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Posted: May 1st, 2011, 7:06 am
I recently made myself an author page to start building a 'web presence'. My personal page isn't as professional as it could be with the amount of friends I have spamming my page each day but I have run into a bit of a problem. I'm not sure whether I should keep the page 'writerly-related people/pages only' or accept the hordes of friends adding me as they think I have simply made a new page and not bothered to add any of them.
Do you think it is better to have a strictly professional page with not many followers or is it a case of the more followers the better?
Also does anyone else have a facebook page just for their writing? I'm still experimenting with things for mine but it would be interesting to see what others are doing. Maybe you could include a link to your page?
Lastly, do you think there is any benefit to this? I know social media is a widely debated topic and though I've jumped on board I'm yet to see its advantages. Do you think facebook is going to help chances or are there better ways of going about it?
Posted: May 1st, 2011, 1:01 pm
Also does anyone else have a facebook page just for their writing?
Yep. If everything goes fine, I'm going to reveal it tomorrow along with the new website and the release date. I'm going to make an annoucement about it here, then if you'd like we can exchange Facebook links.
Lastly, do you think there is any benefit to this?
We shall see, but I believe yes. But I also believe in the power of websites, while others used to say it's useless.
Posted: May 2nd, 2011, 1:45 pm
I think it depends on how much time you have and are willing to devote to it whether there is any benefit to it.
Also, re-ask the question whether it is beneficial to YOU or to your READERS. What you put into it to make it beneficial for your readers will eventually, and inevitablly, make it beneficial to you. I think the secret to really positive, successful social media is that your focus and intent has little to do with what you need and want out of it, but it fulfills what others might need and want out of you. Of course, if it works out, you are propelled forward and become more accessible to more people. It is very give and take.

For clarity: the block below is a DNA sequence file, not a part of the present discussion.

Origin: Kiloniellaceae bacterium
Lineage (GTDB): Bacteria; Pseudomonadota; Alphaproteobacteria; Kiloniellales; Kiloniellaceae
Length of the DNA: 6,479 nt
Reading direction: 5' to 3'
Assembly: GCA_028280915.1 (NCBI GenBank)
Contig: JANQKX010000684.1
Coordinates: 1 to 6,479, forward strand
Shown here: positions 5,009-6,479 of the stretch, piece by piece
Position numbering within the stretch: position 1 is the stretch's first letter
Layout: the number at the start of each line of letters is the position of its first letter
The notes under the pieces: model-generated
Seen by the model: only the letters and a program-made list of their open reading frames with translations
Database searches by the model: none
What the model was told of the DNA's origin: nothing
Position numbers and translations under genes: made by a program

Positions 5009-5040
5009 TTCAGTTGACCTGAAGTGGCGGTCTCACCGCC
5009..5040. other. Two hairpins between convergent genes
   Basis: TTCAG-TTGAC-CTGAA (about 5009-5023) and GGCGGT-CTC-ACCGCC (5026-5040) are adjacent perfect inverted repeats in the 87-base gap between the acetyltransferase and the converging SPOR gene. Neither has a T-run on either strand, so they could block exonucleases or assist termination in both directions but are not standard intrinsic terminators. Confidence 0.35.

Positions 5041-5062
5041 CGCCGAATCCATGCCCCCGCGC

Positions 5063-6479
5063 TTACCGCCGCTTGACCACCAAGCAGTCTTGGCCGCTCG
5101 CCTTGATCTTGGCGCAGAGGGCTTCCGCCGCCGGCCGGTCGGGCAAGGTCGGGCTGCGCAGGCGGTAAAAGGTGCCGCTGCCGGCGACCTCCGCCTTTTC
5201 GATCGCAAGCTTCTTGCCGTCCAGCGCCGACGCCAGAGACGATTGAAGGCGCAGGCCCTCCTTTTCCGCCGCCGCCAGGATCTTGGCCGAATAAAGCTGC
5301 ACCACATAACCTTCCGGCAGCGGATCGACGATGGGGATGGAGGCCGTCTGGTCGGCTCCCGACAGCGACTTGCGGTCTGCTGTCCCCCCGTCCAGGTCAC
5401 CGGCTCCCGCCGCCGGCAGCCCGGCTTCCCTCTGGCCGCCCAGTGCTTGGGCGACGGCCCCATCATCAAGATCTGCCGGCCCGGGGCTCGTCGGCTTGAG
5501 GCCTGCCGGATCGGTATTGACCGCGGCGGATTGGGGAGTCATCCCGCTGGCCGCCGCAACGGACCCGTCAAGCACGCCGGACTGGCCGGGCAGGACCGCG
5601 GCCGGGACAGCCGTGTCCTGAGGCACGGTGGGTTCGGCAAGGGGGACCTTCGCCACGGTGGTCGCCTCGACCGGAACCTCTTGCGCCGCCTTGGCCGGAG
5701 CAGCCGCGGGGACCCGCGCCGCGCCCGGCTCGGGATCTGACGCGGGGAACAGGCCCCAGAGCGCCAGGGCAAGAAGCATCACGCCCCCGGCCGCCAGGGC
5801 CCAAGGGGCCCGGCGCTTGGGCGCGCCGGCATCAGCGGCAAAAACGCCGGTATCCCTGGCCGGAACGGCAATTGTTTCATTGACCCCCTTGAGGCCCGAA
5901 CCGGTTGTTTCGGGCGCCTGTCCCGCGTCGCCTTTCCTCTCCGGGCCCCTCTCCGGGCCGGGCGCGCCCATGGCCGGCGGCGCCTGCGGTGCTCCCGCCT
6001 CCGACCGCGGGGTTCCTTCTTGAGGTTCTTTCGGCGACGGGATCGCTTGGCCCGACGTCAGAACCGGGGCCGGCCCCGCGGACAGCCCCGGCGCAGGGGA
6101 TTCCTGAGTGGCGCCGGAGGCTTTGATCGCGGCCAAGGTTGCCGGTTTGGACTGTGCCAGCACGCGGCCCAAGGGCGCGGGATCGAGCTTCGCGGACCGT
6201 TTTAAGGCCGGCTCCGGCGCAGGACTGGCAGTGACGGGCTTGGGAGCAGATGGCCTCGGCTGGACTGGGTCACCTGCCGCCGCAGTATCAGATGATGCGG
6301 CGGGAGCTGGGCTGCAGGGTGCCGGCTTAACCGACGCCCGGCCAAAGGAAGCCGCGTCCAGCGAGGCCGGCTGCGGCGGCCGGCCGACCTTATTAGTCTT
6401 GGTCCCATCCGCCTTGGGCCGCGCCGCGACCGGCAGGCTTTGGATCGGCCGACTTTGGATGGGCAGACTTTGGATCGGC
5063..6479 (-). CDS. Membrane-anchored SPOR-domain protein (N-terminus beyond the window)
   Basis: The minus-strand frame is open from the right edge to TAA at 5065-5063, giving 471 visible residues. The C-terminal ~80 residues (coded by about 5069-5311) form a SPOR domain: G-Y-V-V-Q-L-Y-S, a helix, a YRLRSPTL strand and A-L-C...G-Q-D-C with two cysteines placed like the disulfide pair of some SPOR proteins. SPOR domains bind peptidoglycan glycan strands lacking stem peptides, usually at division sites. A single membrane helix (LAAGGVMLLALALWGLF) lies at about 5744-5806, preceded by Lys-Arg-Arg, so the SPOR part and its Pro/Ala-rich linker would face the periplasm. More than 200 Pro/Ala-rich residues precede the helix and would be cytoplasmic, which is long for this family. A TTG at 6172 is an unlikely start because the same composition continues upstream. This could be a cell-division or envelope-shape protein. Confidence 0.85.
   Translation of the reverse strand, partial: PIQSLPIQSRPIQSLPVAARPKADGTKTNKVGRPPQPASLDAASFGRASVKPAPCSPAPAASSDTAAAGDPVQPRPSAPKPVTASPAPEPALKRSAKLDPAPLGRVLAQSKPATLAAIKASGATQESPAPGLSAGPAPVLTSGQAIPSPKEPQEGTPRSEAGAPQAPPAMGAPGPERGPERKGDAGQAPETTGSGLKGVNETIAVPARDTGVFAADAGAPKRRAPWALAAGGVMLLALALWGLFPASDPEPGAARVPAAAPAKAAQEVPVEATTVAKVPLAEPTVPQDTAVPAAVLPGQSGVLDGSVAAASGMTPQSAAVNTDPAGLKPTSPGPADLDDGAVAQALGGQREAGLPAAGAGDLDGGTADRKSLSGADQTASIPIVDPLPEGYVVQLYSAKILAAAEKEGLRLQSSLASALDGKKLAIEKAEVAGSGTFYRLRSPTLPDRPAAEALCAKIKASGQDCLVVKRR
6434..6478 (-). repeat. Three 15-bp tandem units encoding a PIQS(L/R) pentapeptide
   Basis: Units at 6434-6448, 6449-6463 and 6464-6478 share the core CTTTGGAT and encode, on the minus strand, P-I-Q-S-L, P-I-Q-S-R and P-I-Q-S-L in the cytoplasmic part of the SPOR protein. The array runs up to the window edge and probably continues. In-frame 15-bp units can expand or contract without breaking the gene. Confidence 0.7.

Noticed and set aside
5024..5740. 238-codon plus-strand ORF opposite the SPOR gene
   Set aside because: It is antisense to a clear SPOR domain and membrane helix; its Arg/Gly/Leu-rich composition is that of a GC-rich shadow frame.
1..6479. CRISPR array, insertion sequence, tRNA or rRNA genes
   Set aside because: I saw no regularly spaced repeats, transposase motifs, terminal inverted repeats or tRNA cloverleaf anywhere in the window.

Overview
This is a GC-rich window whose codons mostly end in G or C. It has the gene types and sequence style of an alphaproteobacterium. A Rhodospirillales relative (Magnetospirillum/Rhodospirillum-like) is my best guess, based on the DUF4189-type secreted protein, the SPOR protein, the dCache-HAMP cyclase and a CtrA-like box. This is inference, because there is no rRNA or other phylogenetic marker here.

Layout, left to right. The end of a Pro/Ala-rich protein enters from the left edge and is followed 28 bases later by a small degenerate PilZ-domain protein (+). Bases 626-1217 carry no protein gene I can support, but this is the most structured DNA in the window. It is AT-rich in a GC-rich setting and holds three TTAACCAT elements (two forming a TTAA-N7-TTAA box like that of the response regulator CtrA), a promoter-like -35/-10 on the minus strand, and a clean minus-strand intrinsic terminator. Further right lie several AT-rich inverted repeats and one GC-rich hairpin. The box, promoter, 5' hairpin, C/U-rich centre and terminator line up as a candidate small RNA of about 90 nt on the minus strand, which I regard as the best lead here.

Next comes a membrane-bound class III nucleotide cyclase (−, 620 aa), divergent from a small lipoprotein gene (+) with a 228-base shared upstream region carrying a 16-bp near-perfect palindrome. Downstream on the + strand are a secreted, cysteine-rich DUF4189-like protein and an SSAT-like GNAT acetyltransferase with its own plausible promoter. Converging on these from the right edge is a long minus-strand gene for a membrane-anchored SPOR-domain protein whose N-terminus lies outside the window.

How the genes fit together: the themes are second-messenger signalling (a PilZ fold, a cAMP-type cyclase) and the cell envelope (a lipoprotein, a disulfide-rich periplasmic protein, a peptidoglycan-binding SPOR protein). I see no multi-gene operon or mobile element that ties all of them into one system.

Unfortunately I'm not much help with author pages on facebook as I'm not there yet. I blog and use twitter, but I'm a lot less in love with Facebook. That being said, with regards to your question about letting people who know you friend you, I have two answers.
1) This is going to sound kind of sleazy and I apologize for that, but people are more likely to follow you/friend you if you already have people following/friending you. It's a psychological issue. If you have no followers/friends, then to others you look like maybe you're not worth following, like you don't have any content worth reading, and if you have some followers/friends, it looks like they all must have a good reason for doing so. I actually learned this trick a long time ago when I lived in Boston and had an interesting conversation with someone who panhandled for change in the subway station. He told me that he starts his day by adding change to his own cup because people were more likely to give him something if someone else already had.
2) Your friends probably want to support you, so let them! There's nothing wrong with that, and if you are worried about their behavior or what they think this author page is for, send them a private message first. Let them know what the page is for and what they can expect and ask them if they still want to follow. That way you can accept those who really want to support you from those who just didn't understand. Also, you can adjust a lot of the preferences so that they can't spam your page so much.
Hope that helps a little? Again, Facebook isn't my forte. I have a personal page that I read, but rarely update. Also, please share with us your author page when you feel comfortable so we can come support you!
Posted: May 3rd, 2011, 5:39 am
Heather. My new site is up (Link in my signature) and the Facebook link is also up and running (Also in my signature). Please give me yours and we can make an exchange.
Posted: May 7th, 2011, 7:59 am
Hey Guardian, I've added you. Your page looks awesome by the way. I'm a little jealous.
Now, when I made the page for some reason it just didn't click to make it a fan page. Aw well.
This is the link if anyone is interested:
http://www.facebook.com/home.php#!/prof ... 2312446681
Feel free to dish out feedback :)
Posted: July 14th, 2012, 12:48 am
As an unpublished author, I don't feel as though making a FB page is all that necessary. I live in L.A. where every "actor" "writer" and "director" I know has their own "page" and really, as lovely as these people are, I'm not going to like all of their pages because I don't want to know how every script or audition is going and their newest head shots. My cousin got cast in as big lead and suddenly his FB requests blew up. He didn't know all of the people and that is when he made a page. I'm going to wait to that point to make one.
Facebook makes the "subscribe" feature for this reason. People can subscribe to your public updates on your personal page and only are able to see the pictures, links, and statuses you choose to be public. This way you can make your public persona and hide your personal stuff from those people.
TBH, I think twitter is the best form of social media at this stage. I follow a ton of agents and authors and I've chatted back and forth with several of them. Some up and coming authors are following me now too, which is good networking. I post all of my blog posts there and S.J. Kincaid who wrote Insignia tweeted me thanking me for reviewing her book. You really can get recognized on there (if your twitter handle is your name/pen name as mine is).